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Yeah I’ve been somewhere in the Southern US where you could legally give a gun to any family member, no paperwork or anything. It was a common thing for a kid to get a .22 rifle or a 12 gauge shotgun as a birthday present or something. I’d been offered to buy a gun illegally several times from people I met working at a couple of jobs, usually people fresh out of school who just casually buy guns literally just because “Why not?” In that location, if they banned guns, it would start a civil war, no doubt about it. I’ve spoken with so many people there who would be entirely prepared to have a shootout with the police if they tried to take their guns. Kind of a scary place. I don’t personally like guns but it’s so ingrained in that culture that it was something I had no choice but to deal with. I’m very torn on gun control, and I don’t feel as though I have an opinion of any worth about it, but I figured I’d share that experience.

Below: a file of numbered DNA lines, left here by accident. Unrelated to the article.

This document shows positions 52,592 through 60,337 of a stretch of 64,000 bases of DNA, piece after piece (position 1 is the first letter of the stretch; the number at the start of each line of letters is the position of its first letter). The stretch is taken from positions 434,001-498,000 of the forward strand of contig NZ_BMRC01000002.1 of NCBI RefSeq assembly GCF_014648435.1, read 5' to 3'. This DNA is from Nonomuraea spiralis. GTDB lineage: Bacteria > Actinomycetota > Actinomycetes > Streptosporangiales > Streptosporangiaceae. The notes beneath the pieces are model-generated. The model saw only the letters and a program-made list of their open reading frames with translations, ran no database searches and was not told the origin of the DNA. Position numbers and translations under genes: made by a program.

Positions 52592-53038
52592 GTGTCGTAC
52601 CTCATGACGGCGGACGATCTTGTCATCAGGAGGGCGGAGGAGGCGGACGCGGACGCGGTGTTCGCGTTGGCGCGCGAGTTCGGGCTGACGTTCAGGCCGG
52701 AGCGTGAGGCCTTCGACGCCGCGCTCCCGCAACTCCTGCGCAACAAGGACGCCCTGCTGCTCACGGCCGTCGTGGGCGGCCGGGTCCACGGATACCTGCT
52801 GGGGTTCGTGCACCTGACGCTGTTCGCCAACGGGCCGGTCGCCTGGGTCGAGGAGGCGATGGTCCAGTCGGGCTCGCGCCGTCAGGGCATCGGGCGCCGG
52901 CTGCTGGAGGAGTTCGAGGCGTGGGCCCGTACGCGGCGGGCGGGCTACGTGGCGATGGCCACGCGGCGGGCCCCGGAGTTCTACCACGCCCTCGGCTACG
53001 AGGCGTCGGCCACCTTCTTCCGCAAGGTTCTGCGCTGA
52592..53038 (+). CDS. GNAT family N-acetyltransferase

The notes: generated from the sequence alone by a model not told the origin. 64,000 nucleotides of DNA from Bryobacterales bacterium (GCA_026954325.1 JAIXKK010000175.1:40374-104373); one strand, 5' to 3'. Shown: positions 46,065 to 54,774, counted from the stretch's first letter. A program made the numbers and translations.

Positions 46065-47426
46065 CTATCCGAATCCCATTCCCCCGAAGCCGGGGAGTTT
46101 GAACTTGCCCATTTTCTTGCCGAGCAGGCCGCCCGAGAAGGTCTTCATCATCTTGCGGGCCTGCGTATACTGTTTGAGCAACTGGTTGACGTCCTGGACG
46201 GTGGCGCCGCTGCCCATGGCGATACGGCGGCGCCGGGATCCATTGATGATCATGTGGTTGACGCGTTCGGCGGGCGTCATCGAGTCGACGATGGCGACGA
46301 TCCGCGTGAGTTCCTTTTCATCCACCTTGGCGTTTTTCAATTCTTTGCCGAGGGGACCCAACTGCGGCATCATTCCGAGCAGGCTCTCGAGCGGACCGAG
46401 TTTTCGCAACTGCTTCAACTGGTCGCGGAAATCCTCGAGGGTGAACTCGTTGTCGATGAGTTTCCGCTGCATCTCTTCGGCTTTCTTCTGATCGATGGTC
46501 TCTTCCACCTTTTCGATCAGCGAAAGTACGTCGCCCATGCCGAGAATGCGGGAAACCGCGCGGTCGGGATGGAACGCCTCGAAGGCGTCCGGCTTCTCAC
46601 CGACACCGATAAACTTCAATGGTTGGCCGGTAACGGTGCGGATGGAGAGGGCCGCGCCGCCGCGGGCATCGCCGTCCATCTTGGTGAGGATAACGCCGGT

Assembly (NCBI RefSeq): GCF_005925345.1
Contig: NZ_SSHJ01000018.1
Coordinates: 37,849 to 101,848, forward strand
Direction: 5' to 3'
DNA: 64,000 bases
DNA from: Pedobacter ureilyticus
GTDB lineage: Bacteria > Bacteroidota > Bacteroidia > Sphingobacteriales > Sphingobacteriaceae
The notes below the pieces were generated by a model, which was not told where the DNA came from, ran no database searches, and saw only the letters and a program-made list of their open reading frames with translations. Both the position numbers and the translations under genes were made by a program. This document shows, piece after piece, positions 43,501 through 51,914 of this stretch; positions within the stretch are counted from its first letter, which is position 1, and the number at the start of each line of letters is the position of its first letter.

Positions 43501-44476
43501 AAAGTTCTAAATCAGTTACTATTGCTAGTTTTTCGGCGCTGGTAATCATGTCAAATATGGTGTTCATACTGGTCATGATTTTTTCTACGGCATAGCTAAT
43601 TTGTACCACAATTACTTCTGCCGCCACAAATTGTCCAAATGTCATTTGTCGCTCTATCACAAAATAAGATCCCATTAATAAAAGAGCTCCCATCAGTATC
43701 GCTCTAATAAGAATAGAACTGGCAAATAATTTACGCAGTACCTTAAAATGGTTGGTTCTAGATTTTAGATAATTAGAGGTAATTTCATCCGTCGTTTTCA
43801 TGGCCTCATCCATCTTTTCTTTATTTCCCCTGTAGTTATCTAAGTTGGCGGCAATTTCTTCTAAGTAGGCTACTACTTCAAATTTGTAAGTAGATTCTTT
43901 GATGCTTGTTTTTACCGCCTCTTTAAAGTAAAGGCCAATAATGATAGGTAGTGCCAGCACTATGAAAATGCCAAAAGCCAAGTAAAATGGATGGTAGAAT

With a culture like this it makes sense that they would want to protect their rights to own a gun. If receiving their first gun is a special milestone during their youth, and the person grows up shooting guns with family and friends, I can see how guns can become part someone’s identity.
Most of my life I have lived in countries were guns are banned, so from my perspective it is easy to say “No, of course that I don’t want it to be easier for the people around me to own guns!”. But I can appreciate that it is different when you talk about removing a freedom that is accessible at the moment.